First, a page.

Hiring

ASHLAND -- Ashland County-West Holmes Career Center board of education member Brian Lefelhoc says regional employers are having more difficulty filling job openings than they did prior to the start of the COVID pandemic.

Lefelhoc told the board at its regular meeting April 15 that businesses cannot find enough people to accomplish their goals, serve their customers and maintain their infrastructure.

“The field that wants to work is already employed and there are plenty more opportunities for that, so it’s not about the unemployment rate, it’s about the unemployable rate, which is about four percent,” he said. “That means it’s a zero sum and there’s no chance of it improving no matter how many ads you write, no matter how many benefits you offer.

"All you’re going to do is steal (workers) from somebody else.”

Lefelhoc said the environment has changed in terms of how people are getting paid and earning income.

“That’s something businesses are having to deal with -- luring workers back into the workplace,” he added.

Lefelhoc said his information is based on comments he has heard from businesses he has contacted through his work as a sales executive for a local advertising and marketing firm. He also said the current work climate makes it more important for the Career Center to do whatever it can to put more people in the workforce and create more opportunities for students and adults.

Career Center Superintendent Rod Cheyney said the school currently projects 410-420 high school students will be enrolled for the 2021-2022 school year.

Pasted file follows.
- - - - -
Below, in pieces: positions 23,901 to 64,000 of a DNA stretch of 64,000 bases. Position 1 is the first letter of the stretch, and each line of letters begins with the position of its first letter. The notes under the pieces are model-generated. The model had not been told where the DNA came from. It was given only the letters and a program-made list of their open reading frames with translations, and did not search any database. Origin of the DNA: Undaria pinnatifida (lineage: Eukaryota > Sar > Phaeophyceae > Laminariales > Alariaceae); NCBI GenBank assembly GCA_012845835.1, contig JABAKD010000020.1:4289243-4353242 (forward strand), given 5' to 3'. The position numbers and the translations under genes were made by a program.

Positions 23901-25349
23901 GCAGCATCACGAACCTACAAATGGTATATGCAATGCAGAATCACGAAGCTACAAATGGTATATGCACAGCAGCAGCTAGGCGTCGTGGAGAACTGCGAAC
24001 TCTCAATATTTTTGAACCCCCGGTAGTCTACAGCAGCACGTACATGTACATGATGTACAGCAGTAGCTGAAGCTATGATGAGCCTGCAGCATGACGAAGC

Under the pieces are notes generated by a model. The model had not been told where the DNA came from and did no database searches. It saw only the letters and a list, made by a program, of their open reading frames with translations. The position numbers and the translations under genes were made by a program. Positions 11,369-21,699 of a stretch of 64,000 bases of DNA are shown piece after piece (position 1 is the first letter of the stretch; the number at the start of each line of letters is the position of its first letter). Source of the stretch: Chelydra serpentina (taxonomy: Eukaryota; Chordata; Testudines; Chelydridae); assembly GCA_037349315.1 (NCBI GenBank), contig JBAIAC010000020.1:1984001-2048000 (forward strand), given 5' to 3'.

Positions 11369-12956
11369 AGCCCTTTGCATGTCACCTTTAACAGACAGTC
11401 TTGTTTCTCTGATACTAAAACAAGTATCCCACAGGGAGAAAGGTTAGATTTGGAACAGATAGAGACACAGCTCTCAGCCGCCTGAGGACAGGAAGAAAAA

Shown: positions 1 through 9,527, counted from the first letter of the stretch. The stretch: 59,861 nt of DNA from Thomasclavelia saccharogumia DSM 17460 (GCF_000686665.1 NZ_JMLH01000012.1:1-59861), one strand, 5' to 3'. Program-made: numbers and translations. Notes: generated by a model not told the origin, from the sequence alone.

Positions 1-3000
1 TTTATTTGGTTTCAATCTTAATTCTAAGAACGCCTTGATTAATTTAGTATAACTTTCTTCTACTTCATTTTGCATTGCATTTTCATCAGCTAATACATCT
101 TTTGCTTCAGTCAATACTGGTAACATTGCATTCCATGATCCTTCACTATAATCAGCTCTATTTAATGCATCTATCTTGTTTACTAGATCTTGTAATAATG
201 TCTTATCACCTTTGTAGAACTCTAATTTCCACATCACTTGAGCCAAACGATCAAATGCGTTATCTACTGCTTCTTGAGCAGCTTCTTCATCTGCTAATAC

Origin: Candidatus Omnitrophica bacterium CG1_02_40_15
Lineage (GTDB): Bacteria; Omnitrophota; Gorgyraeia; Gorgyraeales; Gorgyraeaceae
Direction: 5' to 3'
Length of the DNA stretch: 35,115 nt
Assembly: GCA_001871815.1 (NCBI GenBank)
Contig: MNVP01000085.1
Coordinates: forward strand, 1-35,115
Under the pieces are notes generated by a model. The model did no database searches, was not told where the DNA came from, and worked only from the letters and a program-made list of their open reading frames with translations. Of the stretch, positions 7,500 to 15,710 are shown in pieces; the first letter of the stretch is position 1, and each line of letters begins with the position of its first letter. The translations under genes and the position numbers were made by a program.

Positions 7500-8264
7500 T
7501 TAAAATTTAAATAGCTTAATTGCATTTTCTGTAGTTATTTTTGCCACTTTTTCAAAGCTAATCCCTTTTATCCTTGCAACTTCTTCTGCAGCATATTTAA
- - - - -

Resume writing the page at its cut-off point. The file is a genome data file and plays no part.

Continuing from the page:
Lefelhoc called it a “win/win” situation for students to realize the number of great opportunities waiting in the workforce.

Ashland City School District representative Brandon Wells said it also shows the importance of teaching character as part of Career Center programs.

“We want to teach character to kids so they understand the value of work and the value of providing,” he said. “That’s’ something you, Rod, and your staff can’t teach enough of how important that is.”

Adult Education director Nancy Hall said she is working on applications for two federal programs to deal with underemployment and unemployment by teaching skills to get people back into the job “pipeline.” She told the board she recently talked with a company that lost 35 of the 320 people it had hired.

“Their lowest pay rate for an unskilled worker is $16 an hour, so it’s not a minimum wage compensation issue,” she said.

In other business, the Career Center Board learned that Return Polymers of Ashland has applied for a 10-year, 75 percent abatement for $1.8 million in improvements to its PVC pipe and vinyl recycling operation on Westlake Drive.

The project includes new storage and grinding areas, new storage silos and paving and power upgrades. Officials say the company has ground and redistributed one-half billion tons of material since it has been in Ashland.

The board also accepted the resignation of Automotive Technology instructor Jake Donelson, effective August 18. Donelson replaced Jon Burkholder, who retired in mid October.

”When we interviewed him, he said he would get us through the year and we’ll see how things go,” Cheyney said. “He did a great job with the kids but he had another opportunity that came up out of state.”

The board also approved a new tuition schedule for the preschool program and new maximum fees for adult education classes. Cheyney said there is no change in the preschool tuition however, there is an increase in the number of program days for preschoolers to allow students in the Early Childhood Education program to meet certification hour requirements.

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